Skip to main content

The Sinners: Extract #1


Aarti was with Vikram in her one-bedroom flat. It had been raining for quite some time - the dirt washed away, street lights reflected on the wet roads. There were distant rumbles in the evening sky, sounding almost ominous. Very few cars sped down the empty road below. The room was half-lit by a single lamp on the study desk.

 It was just the two of them inside the flat. They had returned a while back after dining at the Marriott in Juhu.

 “I’ve been missing you for days, Vikram! I don’t remember when we met last,” Aarti’s voice rose a couple of notches, the resentment in her tone pronounced. “And when we met today after weeks, we ended up fighting.”

 There were beads of sweat on Aarti’s temples and above her lips. She was visibly tense. There was a bad taste in her mouth, not the kind you carry home after a dinner at the Marriott. Vikram tried to pull her closer but Aarti freed herself and walked away towards the desk. She looked away, trying to hide the tears that were threatening to spill out.

 “Aarti, listen –, “ Vikram tried to speak, but Aarti would not let him.

 “I know what’s going on, Vikram”, Aarti turned around to face Vikram and continued, “I know your ways. I can’t say I wasn’t warned, but I didn’t care to listen. I was such a fool! You’re losing interest in me, Vikram. It’s the new bitch in the office, isn’t it?”

 Vikram raised a hand. “Aarti, we don’t need to be nasty here!”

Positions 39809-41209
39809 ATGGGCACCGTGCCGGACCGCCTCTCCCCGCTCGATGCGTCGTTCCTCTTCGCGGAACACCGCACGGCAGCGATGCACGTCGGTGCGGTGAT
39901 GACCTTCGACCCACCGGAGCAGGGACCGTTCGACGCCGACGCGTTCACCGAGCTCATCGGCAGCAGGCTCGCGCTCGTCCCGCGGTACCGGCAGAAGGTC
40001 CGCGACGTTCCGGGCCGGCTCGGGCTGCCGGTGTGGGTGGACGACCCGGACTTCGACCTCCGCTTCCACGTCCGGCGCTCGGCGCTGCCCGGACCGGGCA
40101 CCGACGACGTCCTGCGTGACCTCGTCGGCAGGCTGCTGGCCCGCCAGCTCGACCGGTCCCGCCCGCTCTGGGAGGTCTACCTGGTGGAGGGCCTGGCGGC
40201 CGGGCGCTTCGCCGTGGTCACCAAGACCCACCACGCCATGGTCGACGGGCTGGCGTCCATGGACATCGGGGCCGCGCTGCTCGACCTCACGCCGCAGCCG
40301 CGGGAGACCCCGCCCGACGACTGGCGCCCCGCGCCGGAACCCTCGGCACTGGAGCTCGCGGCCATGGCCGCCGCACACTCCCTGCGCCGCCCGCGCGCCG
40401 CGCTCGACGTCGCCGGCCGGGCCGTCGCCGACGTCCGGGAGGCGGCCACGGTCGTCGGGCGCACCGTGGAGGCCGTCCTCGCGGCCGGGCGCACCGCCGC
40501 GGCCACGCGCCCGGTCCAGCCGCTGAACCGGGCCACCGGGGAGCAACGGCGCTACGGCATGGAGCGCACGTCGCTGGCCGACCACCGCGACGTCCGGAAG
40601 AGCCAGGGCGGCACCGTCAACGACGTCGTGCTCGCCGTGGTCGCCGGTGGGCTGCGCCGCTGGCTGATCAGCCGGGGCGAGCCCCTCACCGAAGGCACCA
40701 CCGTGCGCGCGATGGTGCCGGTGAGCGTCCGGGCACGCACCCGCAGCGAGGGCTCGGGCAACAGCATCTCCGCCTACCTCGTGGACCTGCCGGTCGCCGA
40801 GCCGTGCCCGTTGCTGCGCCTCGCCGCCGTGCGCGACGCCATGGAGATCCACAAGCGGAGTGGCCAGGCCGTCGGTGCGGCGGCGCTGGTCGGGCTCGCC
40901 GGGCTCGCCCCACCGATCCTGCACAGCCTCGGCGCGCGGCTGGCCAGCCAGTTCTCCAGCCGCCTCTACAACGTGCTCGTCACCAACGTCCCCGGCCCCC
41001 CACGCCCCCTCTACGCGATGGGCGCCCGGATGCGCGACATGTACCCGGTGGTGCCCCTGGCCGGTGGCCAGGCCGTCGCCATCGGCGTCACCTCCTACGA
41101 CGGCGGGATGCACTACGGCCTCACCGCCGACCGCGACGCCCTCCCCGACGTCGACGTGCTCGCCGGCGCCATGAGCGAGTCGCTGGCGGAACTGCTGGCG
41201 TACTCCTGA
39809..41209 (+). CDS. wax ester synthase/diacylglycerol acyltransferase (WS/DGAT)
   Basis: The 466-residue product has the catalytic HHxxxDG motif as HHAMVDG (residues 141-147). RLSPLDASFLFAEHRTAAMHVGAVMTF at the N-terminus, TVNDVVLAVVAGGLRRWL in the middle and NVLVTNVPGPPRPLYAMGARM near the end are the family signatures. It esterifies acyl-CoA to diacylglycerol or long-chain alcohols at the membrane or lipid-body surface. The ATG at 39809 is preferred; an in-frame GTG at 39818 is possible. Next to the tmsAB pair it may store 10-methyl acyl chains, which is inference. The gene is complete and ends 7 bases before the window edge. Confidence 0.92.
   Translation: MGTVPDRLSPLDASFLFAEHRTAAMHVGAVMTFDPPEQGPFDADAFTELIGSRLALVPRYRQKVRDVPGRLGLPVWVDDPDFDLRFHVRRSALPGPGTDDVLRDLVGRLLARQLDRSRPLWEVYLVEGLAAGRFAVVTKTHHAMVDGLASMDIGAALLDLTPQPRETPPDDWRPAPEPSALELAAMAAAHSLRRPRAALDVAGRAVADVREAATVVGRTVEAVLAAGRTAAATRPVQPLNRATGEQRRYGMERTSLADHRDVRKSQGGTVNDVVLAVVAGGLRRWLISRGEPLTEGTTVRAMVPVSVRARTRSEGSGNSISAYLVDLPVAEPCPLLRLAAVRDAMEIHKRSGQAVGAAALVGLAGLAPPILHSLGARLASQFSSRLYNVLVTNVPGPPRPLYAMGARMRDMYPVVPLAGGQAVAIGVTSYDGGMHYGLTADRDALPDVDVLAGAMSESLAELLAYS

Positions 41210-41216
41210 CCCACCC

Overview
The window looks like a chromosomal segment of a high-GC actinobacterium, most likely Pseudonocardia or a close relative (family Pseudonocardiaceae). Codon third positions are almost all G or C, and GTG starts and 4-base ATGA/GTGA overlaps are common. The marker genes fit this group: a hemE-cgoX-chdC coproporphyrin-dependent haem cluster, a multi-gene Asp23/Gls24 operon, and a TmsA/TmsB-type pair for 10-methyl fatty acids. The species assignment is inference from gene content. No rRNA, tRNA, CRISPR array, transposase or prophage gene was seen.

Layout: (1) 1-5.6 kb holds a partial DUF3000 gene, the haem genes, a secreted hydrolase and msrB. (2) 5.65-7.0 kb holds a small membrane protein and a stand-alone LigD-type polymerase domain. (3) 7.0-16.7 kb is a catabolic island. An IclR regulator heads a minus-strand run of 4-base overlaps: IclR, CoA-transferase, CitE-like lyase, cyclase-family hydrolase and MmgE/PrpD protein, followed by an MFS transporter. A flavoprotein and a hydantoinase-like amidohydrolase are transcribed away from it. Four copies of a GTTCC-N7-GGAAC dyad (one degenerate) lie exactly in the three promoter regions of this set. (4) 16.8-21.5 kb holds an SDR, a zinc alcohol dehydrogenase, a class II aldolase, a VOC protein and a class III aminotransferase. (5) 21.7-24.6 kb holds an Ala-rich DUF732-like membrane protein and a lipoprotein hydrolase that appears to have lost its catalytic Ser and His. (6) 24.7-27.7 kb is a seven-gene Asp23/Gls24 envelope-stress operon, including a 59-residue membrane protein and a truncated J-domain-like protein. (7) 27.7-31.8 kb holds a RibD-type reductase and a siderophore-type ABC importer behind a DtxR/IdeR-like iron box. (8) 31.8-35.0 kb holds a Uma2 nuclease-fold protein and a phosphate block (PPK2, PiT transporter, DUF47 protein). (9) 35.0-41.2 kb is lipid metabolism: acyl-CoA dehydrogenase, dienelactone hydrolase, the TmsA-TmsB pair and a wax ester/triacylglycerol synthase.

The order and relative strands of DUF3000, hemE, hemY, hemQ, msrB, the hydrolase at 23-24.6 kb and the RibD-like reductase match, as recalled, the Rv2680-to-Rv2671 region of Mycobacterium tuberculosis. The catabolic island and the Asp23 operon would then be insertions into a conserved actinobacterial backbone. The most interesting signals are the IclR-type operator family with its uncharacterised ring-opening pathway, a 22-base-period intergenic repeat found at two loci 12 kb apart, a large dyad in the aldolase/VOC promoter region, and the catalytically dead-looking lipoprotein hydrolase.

“Am I being nasty, Vikram? It’s you who didn’t get tired talking about her all the time we were together this evening,” Aarti’s voice shook. “Everyone in the office is talking about the two of you. And it makes me sick! I get it. I’m now just the clingy, boring lover who nags and begs for your attention! Not very different from your wife, I guess.”

 “Aarti, come on! You’re getting this all wrong!” Vikram hugged her tight, standing behind her. His lips moved up and down the sides of her neck. Aarti shivered, feeling his warm breath behind her ears. She had goose bumps all over. Her eyes were half-closed, her brow was creased, and her lips were parted. Aarti realized just how much she had missed that closeness for days! The conflict within her was driving her mad. A part of her wanted to throw the bastard out of her house that very moment. And a part of her wanted to melt in his arms then and there. Vikram was driving her mad and Aarti hated herself for letting him do that to her.

 Aarti finally managed to get a grip on herself. She turned around and grabbed Vikram by the collar of his shirt. She whispered menacingly in his ears, “Vikram, I’ll do anything to make sure you stay away from that bitch for good!”

 She kissed him like a tigress famished; drawing the blood off his lips. She grabbed him by his hair as her probing tongue parted his lips, sliding into the wine-scented warmth of his mouth. Their tongues wrestled, and they disengaged only when both of them were gasping for breath.

 “Vikram, I want to know why you’re drifting away from me! You owe me a goddamned explanation – after we’ve been together for all these months!” Aarti clutched his collar, pulling him closer.

 “Aarti, listen. You are imagining things,” Vikram ran his fingers through Aarti’s hair and spoke almost in whispers, “And do not put words in my mouth! What you are saying is a bunch of assumptions you are making. There’s no way I can explain these.”